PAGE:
Whenever we try to face life with nothing but the strength that is ours, show us, O God, how poor it is. Then share with us thine own, down the ways of thy steady purpose. Through Jesus Christ, our Lord, Amen.
That was the prayer appointed for today in the prayer book I’m currently using. Each day, it seems, I am confronted more and more with the poorness of my strength. I may indeed accomplish a great deal, and do it well, but ultimately the things I set my hand to end up as dust and rust. And in the end, honestly, I may look at all that I have done and all I have made, and that blind honesty has to set in. It doesn’t mean a thing. My glories aren’t glorious at all. They’re nothing.
The Beatitudes are coming around again in the lectionary cycle. There in Matthew 5 Jesus finds us exactly where we are when he says, “Blessed are the poor in spirit, because the reign of God is theirs.” Looking at myself, I must admit I am indeed poor in spirit. I’m helpless, hopeless, at rock bottom. And Jesus calls me blessed, because the reign of God is mine.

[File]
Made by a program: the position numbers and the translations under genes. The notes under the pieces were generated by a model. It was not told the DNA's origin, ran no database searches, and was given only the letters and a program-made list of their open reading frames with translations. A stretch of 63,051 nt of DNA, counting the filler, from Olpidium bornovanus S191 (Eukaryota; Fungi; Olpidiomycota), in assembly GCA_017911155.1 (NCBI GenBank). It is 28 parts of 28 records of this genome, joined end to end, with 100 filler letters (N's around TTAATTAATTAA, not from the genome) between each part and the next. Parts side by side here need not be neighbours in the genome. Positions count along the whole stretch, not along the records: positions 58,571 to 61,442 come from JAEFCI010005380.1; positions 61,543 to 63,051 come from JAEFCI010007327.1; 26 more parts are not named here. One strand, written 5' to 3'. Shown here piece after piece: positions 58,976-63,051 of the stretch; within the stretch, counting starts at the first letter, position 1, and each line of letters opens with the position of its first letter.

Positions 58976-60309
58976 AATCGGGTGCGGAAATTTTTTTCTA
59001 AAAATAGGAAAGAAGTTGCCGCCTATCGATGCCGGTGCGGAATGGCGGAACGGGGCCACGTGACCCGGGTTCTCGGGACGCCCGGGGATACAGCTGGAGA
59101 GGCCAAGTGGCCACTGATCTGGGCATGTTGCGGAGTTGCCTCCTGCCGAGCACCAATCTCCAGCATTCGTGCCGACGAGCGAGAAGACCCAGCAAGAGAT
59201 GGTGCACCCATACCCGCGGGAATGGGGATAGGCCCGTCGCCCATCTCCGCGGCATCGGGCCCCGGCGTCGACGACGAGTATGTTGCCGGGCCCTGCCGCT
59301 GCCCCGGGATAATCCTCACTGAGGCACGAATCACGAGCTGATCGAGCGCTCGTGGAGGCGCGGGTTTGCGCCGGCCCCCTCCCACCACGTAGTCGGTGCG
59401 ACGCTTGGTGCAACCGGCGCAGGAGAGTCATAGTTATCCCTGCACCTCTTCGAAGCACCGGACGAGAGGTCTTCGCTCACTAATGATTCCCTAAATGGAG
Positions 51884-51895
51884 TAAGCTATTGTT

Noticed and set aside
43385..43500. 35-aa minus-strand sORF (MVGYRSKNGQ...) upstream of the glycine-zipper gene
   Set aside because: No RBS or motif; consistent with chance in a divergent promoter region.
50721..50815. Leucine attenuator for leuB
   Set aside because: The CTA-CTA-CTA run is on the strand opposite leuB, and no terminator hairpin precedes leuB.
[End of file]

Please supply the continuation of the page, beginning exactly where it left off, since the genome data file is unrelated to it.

The reign of God—the saving acts of God through his Son, Jesus Christ—is mine. In the midst of all the rottenness and disappointment and apathy of life, there’s the crucified and resurrected Lord Jesus—for you and for me. He comes to us with salvation, promising us resurrection and blessing upon blessing on the last day. As he has been raised from the dead, so we may also rise, never to die again.
We don’t have it anywhere near together. Honestly, we don’t. And that’s exactly the kind of people the reign of God in Christ comes to. Blessed are the poor in spirit.